The Good, the Bad, the Weird
So Hubby and I are fortunate enough to live here in Austin, Texas (it’s awful, you shouldn’t move here), where we have the Alamo Drafthouse. They have some of the most creative, and dedicated filmophiles you could ever want working there. This is a local chain of theaters that plays all kinds of random movies you’d never see anywhere else, PLUS they serve beer and food! What more could my clever little heart desire?
Hubby and I went and saw a movie called “The Good, The Bad, The Weird”, and it was absolutely kick ass fun times! It’s what’s called a “ramen western”, like the old spaghetti westerns made in Italy, but made in Asian countries. There are also “Curry Westerns” made in Bollywood, but that’s a whole different post.
So anyway, The Good, The Bad, The Weird is set in the Manchuria region of China during the 1930’s. At this point Japan has taken over Korea and Manchuria for their oil reserves. This was part of the lead up to World War II. The movie is basically an action comedy, despite the political background.
If you have the means to see this movie, I highly recommend it to anyone. There’s action, comedy, drama, a bit of violence, but nothing disgusting. The plot is also way above what I expected, and somehow the mixture of Asian and Cowboy culture totally fits.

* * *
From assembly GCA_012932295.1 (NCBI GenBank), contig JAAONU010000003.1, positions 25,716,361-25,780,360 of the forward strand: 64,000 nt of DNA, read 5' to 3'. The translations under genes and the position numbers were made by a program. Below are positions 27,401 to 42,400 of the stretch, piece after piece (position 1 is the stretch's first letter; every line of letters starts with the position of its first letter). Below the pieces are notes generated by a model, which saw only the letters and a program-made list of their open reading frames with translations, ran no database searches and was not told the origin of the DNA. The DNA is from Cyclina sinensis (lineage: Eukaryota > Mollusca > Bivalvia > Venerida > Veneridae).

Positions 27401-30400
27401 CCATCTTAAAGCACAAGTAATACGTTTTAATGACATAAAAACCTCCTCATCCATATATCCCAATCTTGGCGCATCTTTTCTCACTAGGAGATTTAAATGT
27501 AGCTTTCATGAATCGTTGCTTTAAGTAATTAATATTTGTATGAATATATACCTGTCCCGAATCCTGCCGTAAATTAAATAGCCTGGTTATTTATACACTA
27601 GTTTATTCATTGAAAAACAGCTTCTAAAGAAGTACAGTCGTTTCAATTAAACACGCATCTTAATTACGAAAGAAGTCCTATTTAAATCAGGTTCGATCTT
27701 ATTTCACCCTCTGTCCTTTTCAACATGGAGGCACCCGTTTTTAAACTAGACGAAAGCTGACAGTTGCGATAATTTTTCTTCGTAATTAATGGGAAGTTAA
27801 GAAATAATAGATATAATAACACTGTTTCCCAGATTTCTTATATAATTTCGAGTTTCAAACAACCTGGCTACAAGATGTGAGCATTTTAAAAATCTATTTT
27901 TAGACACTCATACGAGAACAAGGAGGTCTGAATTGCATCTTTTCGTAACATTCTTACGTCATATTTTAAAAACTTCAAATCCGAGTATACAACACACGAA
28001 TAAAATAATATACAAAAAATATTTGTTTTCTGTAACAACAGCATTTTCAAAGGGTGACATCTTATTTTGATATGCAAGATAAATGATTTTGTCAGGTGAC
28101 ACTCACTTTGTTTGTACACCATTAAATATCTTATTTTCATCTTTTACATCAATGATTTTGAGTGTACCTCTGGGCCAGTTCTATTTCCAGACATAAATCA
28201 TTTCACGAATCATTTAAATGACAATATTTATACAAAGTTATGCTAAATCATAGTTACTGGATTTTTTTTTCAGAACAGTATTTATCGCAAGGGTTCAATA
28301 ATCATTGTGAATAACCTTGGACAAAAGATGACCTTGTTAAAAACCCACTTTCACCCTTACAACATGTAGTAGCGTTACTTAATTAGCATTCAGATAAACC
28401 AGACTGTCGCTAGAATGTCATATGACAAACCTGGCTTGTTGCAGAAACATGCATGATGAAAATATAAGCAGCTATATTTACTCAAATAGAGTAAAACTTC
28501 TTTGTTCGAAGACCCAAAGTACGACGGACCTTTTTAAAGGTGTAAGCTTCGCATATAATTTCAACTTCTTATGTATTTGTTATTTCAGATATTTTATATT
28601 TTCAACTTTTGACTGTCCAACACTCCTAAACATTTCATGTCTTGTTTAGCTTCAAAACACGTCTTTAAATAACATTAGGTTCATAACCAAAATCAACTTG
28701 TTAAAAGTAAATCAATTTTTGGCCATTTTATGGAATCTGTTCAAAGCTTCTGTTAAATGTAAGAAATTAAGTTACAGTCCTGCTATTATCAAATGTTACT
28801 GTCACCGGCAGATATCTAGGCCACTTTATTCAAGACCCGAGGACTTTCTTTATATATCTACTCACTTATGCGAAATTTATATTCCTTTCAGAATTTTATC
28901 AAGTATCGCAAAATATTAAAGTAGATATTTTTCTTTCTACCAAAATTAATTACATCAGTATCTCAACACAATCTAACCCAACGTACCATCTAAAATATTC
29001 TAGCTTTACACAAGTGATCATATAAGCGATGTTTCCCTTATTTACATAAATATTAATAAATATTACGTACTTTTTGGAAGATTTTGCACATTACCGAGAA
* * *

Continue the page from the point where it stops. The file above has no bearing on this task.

While we were there we also discovered one of these installation pieces for Art City Austin:
That is yarn crocheted around the drain pipe. We were actually out of town for the festival, but there’s evidence of it all over the city. This is the South Lamar Drafthouse.
This is on Lamar, headed North toward 6th Street. There’s a series of blue signs that run the length of a block, and each of them was covered in a different pattern of yarn. I only got a picture of one, though. This process of crocheting random public objects is called yarn bombing.
Another fantastic Ramen Western is Sukiyaki Western Django. It has Austin-darling Quentin Tarantino in it, and the whole thing is in English. This one fuses Japanese and cowboy culture, and is a great intro to the genre.
If you’re looking for something weird, funny, and bad ass to watch, and one that will impress your film-snob friends, either one of these qualify. Keep it weird, minions!
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